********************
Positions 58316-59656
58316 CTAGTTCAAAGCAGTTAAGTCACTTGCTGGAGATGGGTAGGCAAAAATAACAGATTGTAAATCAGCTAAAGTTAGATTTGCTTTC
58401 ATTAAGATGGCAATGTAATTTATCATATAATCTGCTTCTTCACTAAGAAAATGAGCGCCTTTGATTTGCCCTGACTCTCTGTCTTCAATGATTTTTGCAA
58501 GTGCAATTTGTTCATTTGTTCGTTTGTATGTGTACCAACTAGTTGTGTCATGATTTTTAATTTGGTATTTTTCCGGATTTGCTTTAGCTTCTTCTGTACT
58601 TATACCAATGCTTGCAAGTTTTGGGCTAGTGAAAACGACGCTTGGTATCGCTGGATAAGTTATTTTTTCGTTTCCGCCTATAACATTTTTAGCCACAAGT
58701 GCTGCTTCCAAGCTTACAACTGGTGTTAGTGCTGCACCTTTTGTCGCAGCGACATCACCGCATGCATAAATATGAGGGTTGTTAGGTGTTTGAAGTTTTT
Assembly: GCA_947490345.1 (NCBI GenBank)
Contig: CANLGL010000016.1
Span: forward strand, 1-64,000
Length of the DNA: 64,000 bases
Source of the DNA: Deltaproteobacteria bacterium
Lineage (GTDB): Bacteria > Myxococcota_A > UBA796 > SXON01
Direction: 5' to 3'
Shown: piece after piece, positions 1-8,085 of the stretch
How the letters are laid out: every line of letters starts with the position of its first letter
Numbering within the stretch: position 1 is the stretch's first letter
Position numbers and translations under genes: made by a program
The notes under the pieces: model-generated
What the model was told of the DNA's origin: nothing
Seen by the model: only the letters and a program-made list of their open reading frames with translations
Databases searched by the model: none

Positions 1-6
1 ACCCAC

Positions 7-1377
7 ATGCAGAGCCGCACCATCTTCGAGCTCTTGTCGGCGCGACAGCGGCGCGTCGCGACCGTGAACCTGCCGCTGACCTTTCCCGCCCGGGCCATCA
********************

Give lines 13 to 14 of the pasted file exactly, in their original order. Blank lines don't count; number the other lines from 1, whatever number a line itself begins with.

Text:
Direction: 5' to 3'
Shown: piece after piece, positions 1-8,085 of the stretch